Last weekend M and I were at just the start of our journey to run several errands. Literally, we had just turned on to the highway (which is located at the end of our street) and driven less than a quarter mile when a deer darted in front of our car. It was a young deer, probably a yearling, and it was just far enough in front of our car (and I had not had time to accelerate fully) that I could slam on the breaks and let it cross in front of us without harm.
Two days before, M and I had had a similar experience with a dog that was dragging its leash behind it. I can only assume it got away from its owner who was trying to take it for a walk on a (comparatively, up until then) warm Spring day. He was a medium-sized dog and seemed relatively unfazed by the traffic. I stopped and let him cross in front of us. I looked in the rear-view mirror and saw he made it across the road safely.
This day, with this deer, I look in the rear-view mirror just in time to see the deer launch into the air after being hit by a VW Bug. M cries out: Oh! They hit him! She immediately starts to cry and tremor. She's visibly shaken, even from what I can see in my rear-view mirror. I can admit it wasn't a pretty sight and nothing I've witnessed before. My tender-hearted daughter wept for the deer that we nearly hit.
I'm going to turn around and make sure the people are okay, I tell her. She mumbles her agreement between sobs. They were southbound on the divided highway we were northbound on our way to accomplish our errands.
It's not that far to the nearest place to turn around but it seems an eternity. M is sobbing in the back seat. I put my right hand on her knee and rub it as I drive. It's awkward but necessary.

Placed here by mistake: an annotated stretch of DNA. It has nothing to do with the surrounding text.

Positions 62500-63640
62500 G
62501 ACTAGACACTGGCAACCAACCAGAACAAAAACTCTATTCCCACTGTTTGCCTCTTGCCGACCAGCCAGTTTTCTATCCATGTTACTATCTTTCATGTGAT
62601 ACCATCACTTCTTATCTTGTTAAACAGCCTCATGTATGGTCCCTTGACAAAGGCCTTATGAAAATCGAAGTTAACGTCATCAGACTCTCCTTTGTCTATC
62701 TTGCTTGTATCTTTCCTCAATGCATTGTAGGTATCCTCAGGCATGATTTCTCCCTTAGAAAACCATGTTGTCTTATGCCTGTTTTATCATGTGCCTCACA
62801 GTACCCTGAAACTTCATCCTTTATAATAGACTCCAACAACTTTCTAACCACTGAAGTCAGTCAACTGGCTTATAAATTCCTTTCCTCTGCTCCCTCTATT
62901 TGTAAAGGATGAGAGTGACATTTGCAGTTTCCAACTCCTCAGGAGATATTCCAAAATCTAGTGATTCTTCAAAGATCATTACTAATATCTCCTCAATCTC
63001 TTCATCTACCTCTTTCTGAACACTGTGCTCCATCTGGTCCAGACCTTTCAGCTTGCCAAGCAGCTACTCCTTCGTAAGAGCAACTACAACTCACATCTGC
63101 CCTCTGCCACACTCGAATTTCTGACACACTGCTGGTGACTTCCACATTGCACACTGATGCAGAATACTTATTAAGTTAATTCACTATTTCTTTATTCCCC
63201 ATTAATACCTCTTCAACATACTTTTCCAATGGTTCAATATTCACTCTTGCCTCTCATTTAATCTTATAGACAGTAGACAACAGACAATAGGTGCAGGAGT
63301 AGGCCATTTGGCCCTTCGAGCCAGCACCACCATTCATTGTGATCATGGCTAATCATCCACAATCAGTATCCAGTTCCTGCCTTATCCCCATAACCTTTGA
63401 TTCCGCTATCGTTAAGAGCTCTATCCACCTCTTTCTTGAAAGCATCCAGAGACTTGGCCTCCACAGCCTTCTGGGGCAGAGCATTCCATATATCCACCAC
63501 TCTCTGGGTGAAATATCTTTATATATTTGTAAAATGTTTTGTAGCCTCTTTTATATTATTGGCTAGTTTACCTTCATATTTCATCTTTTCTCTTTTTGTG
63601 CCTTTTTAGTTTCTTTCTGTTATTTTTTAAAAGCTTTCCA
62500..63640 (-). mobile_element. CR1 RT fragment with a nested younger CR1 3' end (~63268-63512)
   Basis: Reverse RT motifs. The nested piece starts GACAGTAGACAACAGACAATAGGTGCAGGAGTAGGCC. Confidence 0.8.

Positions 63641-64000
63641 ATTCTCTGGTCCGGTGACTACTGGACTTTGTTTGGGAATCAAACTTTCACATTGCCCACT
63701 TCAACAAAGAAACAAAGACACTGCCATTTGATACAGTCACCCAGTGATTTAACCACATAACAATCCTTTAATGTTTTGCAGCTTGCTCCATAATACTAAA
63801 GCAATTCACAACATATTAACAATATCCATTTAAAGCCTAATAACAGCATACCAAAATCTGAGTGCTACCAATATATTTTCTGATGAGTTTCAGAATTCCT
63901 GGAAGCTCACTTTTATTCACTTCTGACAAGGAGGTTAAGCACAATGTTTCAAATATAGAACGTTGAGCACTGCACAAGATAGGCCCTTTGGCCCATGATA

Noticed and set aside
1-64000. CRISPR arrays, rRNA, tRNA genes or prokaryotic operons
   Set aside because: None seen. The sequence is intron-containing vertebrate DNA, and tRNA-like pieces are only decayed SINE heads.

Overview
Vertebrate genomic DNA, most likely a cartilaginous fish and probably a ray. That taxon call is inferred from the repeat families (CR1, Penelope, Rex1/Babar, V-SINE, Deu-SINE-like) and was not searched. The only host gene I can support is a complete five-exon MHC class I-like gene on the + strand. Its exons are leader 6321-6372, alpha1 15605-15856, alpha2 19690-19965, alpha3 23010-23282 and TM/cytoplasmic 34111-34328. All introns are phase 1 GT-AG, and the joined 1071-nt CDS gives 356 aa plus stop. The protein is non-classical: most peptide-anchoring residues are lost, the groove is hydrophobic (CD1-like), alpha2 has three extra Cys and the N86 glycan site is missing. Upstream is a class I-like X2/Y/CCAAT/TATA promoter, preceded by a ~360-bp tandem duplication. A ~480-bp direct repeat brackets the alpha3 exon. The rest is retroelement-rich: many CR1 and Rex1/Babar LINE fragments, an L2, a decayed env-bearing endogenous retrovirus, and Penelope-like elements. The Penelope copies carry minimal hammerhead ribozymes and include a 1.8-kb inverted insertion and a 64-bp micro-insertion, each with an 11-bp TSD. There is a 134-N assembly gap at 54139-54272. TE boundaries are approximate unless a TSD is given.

We pull up just as a man is pulling the deer out of the traffic lane. Before I can reach the vehicle involved in the accident the other 2 vehicles that have stopped have gone on their ways.
I reach the passenger first. She's an older woman and she's trying to get the glass out of her shoe. Dammit! That poor deer! I thought today would be such a good day! She's upset, understandably.
The windshield is buckled to the edge of the dashboard almost all the way across the car. M joins us at the side of the road. We converse with the victims of the crash. Her husband didn't see the deer. She saw it, just moments too late. It happens quickly. The woman is more upset about the deer than the damage to the car. The car can be fixed. That poor deer.
They don't live far from us. They were also just on the start of their journey. Our days were altered in unique ways. Miss M continued to ask questions and process what she'd seen.
She's still processing.
But we were lucky.